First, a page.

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On Monday, natural gas producer Ultra Petroleum (NYSE: UPL ) announced that it is finally making a foray into liquids by purchasing oil-producing assets in Utah's Uinta Basin for $650 million. Though the markets didn't seem to appreciate the decision, with shares of Ultra down nearly 9% over the past week, let me explain why I think it may be the right move for the company over the long term.
Diversification into oil
First, the acquisition serves to diversify Ultra's commodity mix, which remains heavily weighted toward natural gas. As of year-end 2012, the company's proved reserves of natural gas and crude oil totaled 3.1 trillion cubic feet equivalent, of which 96% was natural gas.
But the Uinta assets, which are located in northeast Utah and are currently producing 4,000 barrels of oil per day from 38 producing wells, will add 9.9 million net barrels of proven reserves to that figure. If the company can double that level of production to 8,000 barrels of oil per day by next year, it could reduce the share of natural gas in its commodity mix to 93%, down from 98% currently, according to an analysis by Wells Fargo.
Second, the Uinta assets feature solid economics similar to the company's gassy assets in Wyoming and Pennsylvania, with strong returns and relatively low development costs. At strip oil pricing and current estimated well costs of around $1.5 million per well, the company reckons that its Uinta wells will generate an internal rate of return in excess of 100%.
In fact, according to Ultra CEO Michael D. Watford, the company's Uinta asset will be cash flow-positive starting from year one and will completely pay for itself within five years. And with production from the wells expected to grow at a four-year compounded annual growth rate of 50%, Ultra reckons that the Uinta assets could be producing more than 10,000 barrels per day by 2017.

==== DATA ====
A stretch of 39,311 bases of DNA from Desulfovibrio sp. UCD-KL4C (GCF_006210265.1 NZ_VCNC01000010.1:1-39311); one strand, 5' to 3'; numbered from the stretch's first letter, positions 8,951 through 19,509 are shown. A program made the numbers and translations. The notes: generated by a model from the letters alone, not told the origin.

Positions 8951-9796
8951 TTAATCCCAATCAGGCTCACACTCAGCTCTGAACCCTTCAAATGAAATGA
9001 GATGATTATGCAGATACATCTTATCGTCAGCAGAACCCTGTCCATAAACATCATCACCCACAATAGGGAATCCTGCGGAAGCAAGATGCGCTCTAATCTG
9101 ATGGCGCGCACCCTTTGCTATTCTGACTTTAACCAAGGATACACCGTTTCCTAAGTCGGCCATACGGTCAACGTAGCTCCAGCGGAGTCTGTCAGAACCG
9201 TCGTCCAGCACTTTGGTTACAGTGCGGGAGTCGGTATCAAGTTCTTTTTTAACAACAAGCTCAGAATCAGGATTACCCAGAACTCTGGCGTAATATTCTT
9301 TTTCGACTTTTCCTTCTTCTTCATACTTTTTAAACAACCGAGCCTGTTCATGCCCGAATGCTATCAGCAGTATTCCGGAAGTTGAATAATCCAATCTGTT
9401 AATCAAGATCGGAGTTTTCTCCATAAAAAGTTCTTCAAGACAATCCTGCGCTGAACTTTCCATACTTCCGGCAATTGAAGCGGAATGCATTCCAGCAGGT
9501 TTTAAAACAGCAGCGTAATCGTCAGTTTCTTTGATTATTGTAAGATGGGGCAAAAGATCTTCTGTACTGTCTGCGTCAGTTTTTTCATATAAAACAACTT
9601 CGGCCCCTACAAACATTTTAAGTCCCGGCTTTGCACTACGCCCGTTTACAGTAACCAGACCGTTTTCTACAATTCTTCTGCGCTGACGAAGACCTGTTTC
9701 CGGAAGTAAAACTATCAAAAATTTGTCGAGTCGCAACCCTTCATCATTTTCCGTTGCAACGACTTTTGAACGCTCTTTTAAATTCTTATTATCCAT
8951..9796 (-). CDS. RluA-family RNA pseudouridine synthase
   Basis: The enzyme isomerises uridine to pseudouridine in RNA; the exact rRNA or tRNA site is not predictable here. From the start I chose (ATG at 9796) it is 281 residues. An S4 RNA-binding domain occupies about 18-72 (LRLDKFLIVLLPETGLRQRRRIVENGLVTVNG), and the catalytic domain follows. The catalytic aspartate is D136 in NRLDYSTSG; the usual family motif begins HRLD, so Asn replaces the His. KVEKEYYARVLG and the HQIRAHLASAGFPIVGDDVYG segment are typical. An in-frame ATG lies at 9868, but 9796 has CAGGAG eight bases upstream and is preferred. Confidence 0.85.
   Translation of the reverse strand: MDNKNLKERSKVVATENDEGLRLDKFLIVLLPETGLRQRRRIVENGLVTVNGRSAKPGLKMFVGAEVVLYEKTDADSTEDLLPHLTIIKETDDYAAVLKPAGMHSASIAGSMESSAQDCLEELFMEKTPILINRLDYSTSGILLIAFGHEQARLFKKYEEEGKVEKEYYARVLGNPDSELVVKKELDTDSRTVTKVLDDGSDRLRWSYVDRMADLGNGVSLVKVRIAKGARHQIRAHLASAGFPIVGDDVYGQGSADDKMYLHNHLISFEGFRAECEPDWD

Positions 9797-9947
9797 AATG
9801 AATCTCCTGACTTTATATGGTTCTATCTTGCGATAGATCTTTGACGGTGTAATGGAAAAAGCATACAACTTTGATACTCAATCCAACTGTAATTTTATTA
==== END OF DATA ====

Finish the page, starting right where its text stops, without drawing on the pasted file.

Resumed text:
That level of production would generate some $220 million in operating cash flow versus about $70 million in capital expenditure, which is really impressive almost any way you look at it. And lastly, Ultra should also be able to leverage its knowledge of drilling techniques that have worked well in its Pinedale field in Wyoming, since the two plays share similar geological characteristics.
It's important to remember, however, that unlike other gas producers, such as Chesapeake Energy (NYSE: CHK ) and SandRidge Energy (NYSE: SD ) , which were once heavily focused on natural gas but are now aggressively growing oil production, Ultra isn't planning to become a liquids producer. Instead, it's simply looking to acquire a highly cash-generative oil asset that will provide it with decades of strong cash flows, which can then be reinvested into growing natural gas production as prices improve, paying down debt, and for other purposes.
In contrast, Chesapeake, which was once the nation's largest gas producer, is now allocating the largest portion of its capital to its properties in the liquids-rich Eagle Ford shale and Greater Anadarko Basin, as it seeks to boost oil production, while SandRidge is focusing about three-quarters of its drilling and completion capital to grow liquids production from its Mississippi Lime assets.
The bottom line
All told, I think Ultra Petroleum's decision to acquire assets in the Uinta is a smart move, as long as the company's debt and leverage remains manageable. Despite its industry-leading low cost structure and premier natural gas assets, the company has suffered in recent years from its heavy concentration in natural gas -- a commodity whose price has been depressed since 2008.
Its recent move not only offers some diversification into oil but also provides a crucial source of free cash flow for decades to come. In my view, the company's newly acquired Uinta asset should be a perfect complement to its existing assets in Wyoming and Pennsylvania, which feature some of the best economics over the full cycle, given their long reserve lives and incredibly low development and production costs.
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